Southeast Asian Military Modernization. (C) The Asian Forum

The Indo-Pacific Region

Till the middle of the last decade, the Indian and Pacific Oceans were never thought of as a contiguous domain. The clear linkage of economic activity that spans across the trade and energy routes from the Suez and Hormuz on the one end, to the Malacca, Sunda, and Lombok Straits, leading into the South China Sea on the other, and the attendant security threats in the maritime environment, have left no doubt in any one’s mind about the necessity of the region being seen as a continuum. Hence the term: Indo-Pacific. This is the region where all activity economic, as well as military, has been concentrated over the past decade. The rise of China – as an economic giant and a reckonable military power – also influences the treatment of the region as a geographic continuum. China’s growing maritime capabilities, increased interaction in the Indian Ocean, economic interests in both oceans, and territorial/ maritime boundary claims against its neighbours in both oceans, have created a greater sense of insecurity throughout the Indo-Pacific region. Without doubt, this region is now a conspicuously significant strategic space.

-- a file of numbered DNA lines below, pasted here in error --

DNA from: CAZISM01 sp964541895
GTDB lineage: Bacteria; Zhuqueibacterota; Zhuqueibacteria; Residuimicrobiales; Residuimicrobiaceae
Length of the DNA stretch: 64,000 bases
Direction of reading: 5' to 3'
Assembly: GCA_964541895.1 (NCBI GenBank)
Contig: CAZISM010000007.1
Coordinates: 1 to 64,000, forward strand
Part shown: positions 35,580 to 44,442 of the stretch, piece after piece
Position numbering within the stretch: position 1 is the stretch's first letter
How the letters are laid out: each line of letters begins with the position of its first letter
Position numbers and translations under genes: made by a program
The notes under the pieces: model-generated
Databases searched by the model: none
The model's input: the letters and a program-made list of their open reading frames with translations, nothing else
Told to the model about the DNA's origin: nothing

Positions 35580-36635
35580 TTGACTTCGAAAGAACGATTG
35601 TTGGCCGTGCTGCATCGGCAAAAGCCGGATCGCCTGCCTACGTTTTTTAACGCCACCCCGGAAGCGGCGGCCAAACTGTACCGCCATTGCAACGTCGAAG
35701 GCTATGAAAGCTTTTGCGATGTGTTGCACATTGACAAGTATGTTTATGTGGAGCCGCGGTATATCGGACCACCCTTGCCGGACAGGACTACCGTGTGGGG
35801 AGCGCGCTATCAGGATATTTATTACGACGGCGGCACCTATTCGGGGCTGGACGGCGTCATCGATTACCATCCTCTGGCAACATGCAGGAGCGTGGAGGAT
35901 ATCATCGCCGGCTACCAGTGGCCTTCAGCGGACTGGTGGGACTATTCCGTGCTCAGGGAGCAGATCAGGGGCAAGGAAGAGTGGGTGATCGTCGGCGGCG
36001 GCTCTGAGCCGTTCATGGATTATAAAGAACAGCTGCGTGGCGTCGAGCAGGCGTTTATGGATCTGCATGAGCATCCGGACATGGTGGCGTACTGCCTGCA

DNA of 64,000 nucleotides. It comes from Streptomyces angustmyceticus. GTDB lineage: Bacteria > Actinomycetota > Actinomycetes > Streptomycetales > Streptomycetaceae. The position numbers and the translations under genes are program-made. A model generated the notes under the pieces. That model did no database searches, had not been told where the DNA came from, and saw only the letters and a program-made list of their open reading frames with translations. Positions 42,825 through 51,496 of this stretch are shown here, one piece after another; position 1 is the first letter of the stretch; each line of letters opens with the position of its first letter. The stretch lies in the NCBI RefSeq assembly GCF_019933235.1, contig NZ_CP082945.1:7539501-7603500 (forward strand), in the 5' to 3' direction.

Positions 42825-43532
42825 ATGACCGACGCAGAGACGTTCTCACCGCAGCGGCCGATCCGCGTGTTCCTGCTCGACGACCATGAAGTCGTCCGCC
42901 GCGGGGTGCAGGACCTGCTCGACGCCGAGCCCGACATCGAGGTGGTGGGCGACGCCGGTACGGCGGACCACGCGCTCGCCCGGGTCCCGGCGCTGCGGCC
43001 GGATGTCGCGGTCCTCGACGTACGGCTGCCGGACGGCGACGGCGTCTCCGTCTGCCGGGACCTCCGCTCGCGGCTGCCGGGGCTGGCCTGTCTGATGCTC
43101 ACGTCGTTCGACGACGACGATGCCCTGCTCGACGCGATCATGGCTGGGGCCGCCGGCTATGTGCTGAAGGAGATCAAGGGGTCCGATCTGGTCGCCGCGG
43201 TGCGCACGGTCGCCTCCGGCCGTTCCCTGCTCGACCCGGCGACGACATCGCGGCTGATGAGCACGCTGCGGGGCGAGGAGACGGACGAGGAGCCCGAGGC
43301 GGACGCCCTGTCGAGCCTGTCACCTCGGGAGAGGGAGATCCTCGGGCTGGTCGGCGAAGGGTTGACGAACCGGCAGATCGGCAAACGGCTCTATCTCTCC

The global economy too has witnessed a huge shift from its post-colonial residence in the Western Hemisphere, to the East – where all money has suddenly gravitated over the last decade and a half. That has meant a shift of focus for the world to an area that is being called the Indo-Pacific. It is now the most watched theatre of competition, rivalry, and power play. Few regions of the world have changed as rapidly, after World War II, as the Indo-Pacific region. New powers – based on economic surge – have risen to claim their dominion within what is being seen as the most important geostrategic arena of maximum global attention. The Indian Ocean which was considered a ‘placid lake’, as distinct from the Pacific, till only a couple of years ago, is now being called the crucible of new challenges – both, traditional, and non-traditional. The two oceans are decidedly linked to each other, for all aspects of geography, economy, and indeed strategy! The centrality of the Indo-Pacific region lies in trade, density and concentration of shipping lanes, energy and other mineral resources. One common thread that has united most stakeholder states in the Indo-Pacific is maritime security – which can no longer be defined by threat to seaborne commerce alone. It includes all the elements of traditional and non-traditional challenges, the latter including maritime terrorism, piracy, gun running, drug running, poaching, natural and man-made disasters, and effects of climate change. The overall security scenario of the Indo-Pacific therefore, goes beyond a mere assessment of the balance of power equation or the political equation. Recent developments have shown that the geopolitical canvas of the Indo-Pacific has altered the very nature of interaction between states. The convergence of value inputs in terms of trade, resources, and energy makes this new geographic construct a region of acute vulnerability to peace, and stability. The sea lines of communication (SLOCs) that pass through the region – including those passing through the Red Sea; Persian Gulf; Malacca Strait, and particularly the South China Sea – are some of the most critical trade routes of the world as they carry almost 2/3rd of the world’s energy; half of global containerized cargo; and a third of the world’s bulk cargo[i]. This is one factor of politico-economic dimension that hugely impacts the geopolitical canvas of the region.